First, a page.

District Legal professional reduces sentence of final SF man on demise row – The San Francisco Examiner

District Attorney reduces sentence of last SF man on death row – The San Francisco Examiner

District Attorney Chesa Boudin has agreed to reduce the death sentence against Clifford Stanley Bolden, the last person from San Francisco on California death row.

Boudin announced today that his office has agreed to sentence Bolden to 47 years in prison. Under the terms of the agreement, Bolden, who is being held at the San Quentin State Prison, will avoid further legal challenges.

"In recent years, an increasing number of Americans – and San Franciscans – have recognized that the death penalty is not only undeniably cruel and incompatible with the values ​​of a humane society, but also does not deter or prevent crime," said Boudin in a statement. "My office has not and will not apply for the death penalty, and I am pleased that we have been able to ensure that no one previously convicted in San Francisco remains on death row."

According to the prosecutor, Bolden had already spent more than 34 years in prison in 1986 for robbing and killing Henry Michael Pedersen.

This year, on September 9th, Pedersen was found dead in his bathtub by his neighbor. Cuts that, according to court documents, formed an L-shaped wound around the left breast. By identifying fingerprints at the scene, the police arrested Bolden just two days after the victim's body was discovered.

Officers found that Bolden had a double-edged knife in a black sheath on his leg that was covered by his pants and socks. The blood stain on the knife, according to court records, matched the victim's blood sample. The victim's brother also identified various items, including the camera and binoculars in Bolden's apartment, as those he had given to the victim.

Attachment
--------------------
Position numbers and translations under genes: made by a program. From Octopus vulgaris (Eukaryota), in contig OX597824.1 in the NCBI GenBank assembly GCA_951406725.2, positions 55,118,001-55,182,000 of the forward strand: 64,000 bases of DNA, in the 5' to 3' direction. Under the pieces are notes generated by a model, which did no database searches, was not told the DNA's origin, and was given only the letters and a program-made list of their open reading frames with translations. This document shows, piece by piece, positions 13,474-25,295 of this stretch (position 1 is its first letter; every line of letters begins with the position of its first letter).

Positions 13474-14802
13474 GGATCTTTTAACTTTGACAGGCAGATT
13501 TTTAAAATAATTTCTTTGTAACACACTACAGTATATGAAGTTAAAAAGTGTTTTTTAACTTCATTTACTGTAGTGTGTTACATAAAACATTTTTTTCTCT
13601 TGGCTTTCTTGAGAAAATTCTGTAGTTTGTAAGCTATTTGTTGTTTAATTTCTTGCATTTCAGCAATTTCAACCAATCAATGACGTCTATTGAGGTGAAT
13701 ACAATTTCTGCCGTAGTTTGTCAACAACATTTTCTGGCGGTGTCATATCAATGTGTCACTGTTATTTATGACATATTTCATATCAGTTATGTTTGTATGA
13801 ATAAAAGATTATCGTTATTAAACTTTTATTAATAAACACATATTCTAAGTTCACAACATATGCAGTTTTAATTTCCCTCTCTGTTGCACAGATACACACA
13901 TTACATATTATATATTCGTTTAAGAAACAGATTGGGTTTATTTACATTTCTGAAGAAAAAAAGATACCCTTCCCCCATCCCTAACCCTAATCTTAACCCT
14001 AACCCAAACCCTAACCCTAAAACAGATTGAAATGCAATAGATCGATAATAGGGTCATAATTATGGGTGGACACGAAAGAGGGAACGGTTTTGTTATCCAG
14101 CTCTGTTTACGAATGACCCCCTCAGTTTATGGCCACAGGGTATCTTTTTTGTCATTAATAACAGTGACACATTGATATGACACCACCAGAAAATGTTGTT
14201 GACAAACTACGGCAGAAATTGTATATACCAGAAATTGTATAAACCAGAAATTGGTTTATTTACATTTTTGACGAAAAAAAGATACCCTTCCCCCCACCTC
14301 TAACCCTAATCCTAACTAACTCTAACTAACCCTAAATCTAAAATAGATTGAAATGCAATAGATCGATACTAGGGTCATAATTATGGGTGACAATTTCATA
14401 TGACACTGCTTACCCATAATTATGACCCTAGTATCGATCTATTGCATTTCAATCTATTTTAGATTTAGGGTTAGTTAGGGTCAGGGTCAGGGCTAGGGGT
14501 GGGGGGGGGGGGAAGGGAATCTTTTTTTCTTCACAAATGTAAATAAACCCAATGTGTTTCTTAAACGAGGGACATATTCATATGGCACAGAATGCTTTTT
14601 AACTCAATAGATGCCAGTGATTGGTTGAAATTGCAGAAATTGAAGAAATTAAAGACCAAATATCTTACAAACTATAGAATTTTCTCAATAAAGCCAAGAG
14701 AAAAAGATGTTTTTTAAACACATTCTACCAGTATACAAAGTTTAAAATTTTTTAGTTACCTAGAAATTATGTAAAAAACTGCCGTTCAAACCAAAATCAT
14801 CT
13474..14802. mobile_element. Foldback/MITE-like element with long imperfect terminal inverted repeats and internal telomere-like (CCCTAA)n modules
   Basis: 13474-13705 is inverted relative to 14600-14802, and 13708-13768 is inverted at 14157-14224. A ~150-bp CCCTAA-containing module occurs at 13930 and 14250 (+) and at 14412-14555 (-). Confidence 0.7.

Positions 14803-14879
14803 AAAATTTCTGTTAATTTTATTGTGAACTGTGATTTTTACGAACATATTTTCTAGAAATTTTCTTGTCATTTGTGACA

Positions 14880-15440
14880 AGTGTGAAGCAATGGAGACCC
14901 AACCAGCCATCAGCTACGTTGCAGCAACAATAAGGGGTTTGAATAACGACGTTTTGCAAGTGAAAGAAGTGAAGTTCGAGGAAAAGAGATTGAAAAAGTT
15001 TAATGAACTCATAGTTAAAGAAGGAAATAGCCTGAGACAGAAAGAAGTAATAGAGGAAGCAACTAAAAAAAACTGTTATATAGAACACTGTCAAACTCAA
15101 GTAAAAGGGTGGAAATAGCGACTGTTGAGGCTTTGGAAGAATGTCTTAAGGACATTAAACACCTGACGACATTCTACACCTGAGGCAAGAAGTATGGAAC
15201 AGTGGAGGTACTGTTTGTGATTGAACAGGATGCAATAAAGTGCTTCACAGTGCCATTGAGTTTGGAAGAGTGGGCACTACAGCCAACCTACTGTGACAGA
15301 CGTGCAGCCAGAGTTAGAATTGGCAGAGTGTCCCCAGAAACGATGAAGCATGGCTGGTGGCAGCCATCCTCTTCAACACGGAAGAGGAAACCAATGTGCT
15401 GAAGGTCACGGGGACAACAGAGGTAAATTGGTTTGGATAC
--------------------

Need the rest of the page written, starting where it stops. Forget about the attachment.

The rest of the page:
A jury convicted Bolden of first-degree murder and robbery. After the jury found him guilty, she was sentenced to death in 1991.

Officials have now decided to sentence Bolden again for various reasons. For one, Governor Gavin Newsom imposed a death penalty moratorium to cut costs. And officials say reducing a death sentence to prison life saves up to $ 90,000 annually.

The jury that sentenced him to death also did not know that, according to the prosecutor, Bolden had schizophrenia when he committed his crime.

Court records show that Bolden was bullied by others in his childhood and rejected by his father for stuttering. His father was an alcoholic and Bolden would see his father beat his mother.

He was a veteran of the Marine Corps and suffered a knee injury while training for combat. After being assigned to a desk job, his behavior deteriorated rapidly and he was released from the Marine Corps.

In 1979 he was acquitted of Ronald Jenkins' murder and pleaded guilty to killing Ernest Cole with a machete, the San Francisco Examiner reports. In 1984, he made a short-lived escape from Folsom Prison that lasted 90 minutes. Five months after he was released from prison in 1986, the police arrested Bolden for the fatal knife stab of Pedersen, a 46-year-old accountant.

He was also accused of trying to escape San Francisco Prison in 1987 while awaiting Pedersen's murder trial.

Bolden can be released on parole at the age of 79.

Nancy Haydt, executive director of the nonprofit focus on capital punishment, said in a statement: "Settlements like this will ensure that criminals are serving substantial sentences, but have the opportunity to rehabilitate and re-enter society as reformed individuals."

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